So, the author is comparing the Beatles (John Lennon’s comment) and disco to pedophiles and men who drugged and raped women? Nothing at all to say about personal accountability?

I think Horse Rider is onto something here, but I would go further to explore the underlying mindset and its causes. One way or another, the instances cited by the author arise from moral discontents by some minority of citizens. These examples of moral indignation do not simply occur as random events. No, they arise for the most part from the attempts by the clerical class to establish moral imperatives for everyone and a demand for universal adherence enforced by threats of draconian penalties, including eternal damnation by an imagined supernatural entity of which there were at least 4,000 living at last count. It is organized religion which spurs on the unflattering human impulse to dominate.
This inclination from the Dark Ages has always been with us but has been subjected to an electrifying acceleration by recent events in our religio-political system. In recent years, a wide variety of unwholesome caprices have bubbled up to the surface and threaten to overwhelm our most valuable set of norms, as well as Constitutional imperatives. Thus, racism, anti-abortionist conduct, anti-democratic drives, and other such sentiments are catapulted to normality by the imposition of tainted jurisprudence and degenerate legislative behaviour which arise not only from religious demands for dominance but also from the terror of the dwindling white majority that our status as natural rulers will soon end due to purely demographic factors.
It is one of our great national tragedies that these base impulses have captured one of our formerly great political parties (the party of Lincoln) which now disgraces itself and us by its decline into the abyss religio-political excess and upper-class domination – an American form of the Taliban.
“You’re basically killing each other to see who’s got the better imaginary friend.”
— Blaise Pascal

I think Horse Rider is onto something here, but I would go further to explore the underlying mindset and its causes. One way or another, the instances cited by the author arise from moral discontents by some minority of citizens. These examples of moral indignation do not simply occur as random events. No, they arise for the most part from the attempts by the clerical class to establish moral imperatives for everyone and a demand for universal adherence enforced by threats of draconian penalties, including eternal damnation by an imagined supernatural entity of which there were at least 4,000 living at last count. It is organized religion which spurs on this unflattering human impulse to dominate.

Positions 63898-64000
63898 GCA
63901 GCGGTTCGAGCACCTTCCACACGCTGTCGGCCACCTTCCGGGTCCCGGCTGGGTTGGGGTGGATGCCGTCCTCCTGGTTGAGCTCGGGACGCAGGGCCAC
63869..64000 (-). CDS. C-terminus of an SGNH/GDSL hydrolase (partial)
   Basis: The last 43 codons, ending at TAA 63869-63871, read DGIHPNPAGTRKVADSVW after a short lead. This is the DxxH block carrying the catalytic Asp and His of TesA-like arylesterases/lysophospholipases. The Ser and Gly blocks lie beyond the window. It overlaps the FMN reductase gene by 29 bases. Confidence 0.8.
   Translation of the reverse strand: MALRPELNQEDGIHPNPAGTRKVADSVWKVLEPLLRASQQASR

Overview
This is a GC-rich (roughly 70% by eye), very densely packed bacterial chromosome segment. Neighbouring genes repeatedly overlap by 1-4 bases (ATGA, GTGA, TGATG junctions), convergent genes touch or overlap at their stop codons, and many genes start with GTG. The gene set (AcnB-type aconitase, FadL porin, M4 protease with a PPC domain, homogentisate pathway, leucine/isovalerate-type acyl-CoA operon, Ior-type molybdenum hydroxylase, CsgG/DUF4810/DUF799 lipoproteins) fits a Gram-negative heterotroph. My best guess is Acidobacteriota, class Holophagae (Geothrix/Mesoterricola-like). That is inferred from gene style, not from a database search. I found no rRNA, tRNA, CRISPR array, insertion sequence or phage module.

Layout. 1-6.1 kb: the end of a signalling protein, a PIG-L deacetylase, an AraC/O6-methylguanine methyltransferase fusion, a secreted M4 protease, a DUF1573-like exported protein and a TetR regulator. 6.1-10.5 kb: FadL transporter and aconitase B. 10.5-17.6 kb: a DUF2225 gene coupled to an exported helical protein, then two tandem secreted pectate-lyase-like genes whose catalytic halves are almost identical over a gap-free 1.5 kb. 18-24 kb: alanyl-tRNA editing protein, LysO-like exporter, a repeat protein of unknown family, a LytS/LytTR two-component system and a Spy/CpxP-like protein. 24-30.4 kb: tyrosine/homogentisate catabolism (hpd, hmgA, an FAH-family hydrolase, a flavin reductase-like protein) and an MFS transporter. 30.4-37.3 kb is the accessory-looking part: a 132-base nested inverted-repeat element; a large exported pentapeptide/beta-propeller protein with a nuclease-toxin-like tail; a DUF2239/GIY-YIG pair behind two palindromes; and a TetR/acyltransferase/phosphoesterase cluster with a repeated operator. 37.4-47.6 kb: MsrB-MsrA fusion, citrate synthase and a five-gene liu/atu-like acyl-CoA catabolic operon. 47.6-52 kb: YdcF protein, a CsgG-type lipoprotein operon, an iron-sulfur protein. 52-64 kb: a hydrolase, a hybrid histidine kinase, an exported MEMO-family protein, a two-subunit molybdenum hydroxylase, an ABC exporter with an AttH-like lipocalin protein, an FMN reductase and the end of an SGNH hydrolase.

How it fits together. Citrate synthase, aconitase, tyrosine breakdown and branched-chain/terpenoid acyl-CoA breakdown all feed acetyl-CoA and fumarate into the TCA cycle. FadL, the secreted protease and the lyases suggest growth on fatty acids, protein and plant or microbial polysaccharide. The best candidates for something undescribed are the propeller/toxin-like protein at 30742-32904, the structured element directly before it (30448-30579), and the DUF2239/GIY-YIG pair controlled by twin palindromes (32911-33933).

This inclination from the Dark Ages has always been with us but has been subjected to an electrifying acceleration by recent events in our religio-political system. In recent years, a wide variety of unwholesome caprices have bubbled up to the surface and threaten to overwhelm our most valuable set of norms, as well as Constitutional imperatives. Thus, racism, anti-choice conduct, anti-democratic drives, and other such sentiments are catapulted into normality by the imposition of tainted jurisprudence and degenerate legislative behaviour which arise not only from religious demands for dominance but also from the terror of the dwindling white majority that our status as natural rulers will soon end due to purely demographic factors.
I was once asked what my religion was. I said that I was a Non-Delusional.

You know what? Some things just NEED to be cancelled: Racism. Misogyny. White supremacy (and it’s evil partner eugenics.) Corruption (both political and personal). And to those who continue to try to defend those things: Maybe YOU need to be cancelled, too.

I look on this slightly differently. Is allowing you to deliberately spread provably false information to be allowed? In other words, is screaming “FIRE” in a crowded building to be allowed if there is no fire? The old “boy crying wolf” story. Fox “Entertainment” went into a courtroom and defended themselves with the argument that they are not a “news” station and that no rational individual would believe their stories.
At what point does preventing the broadcast of false information become censorship?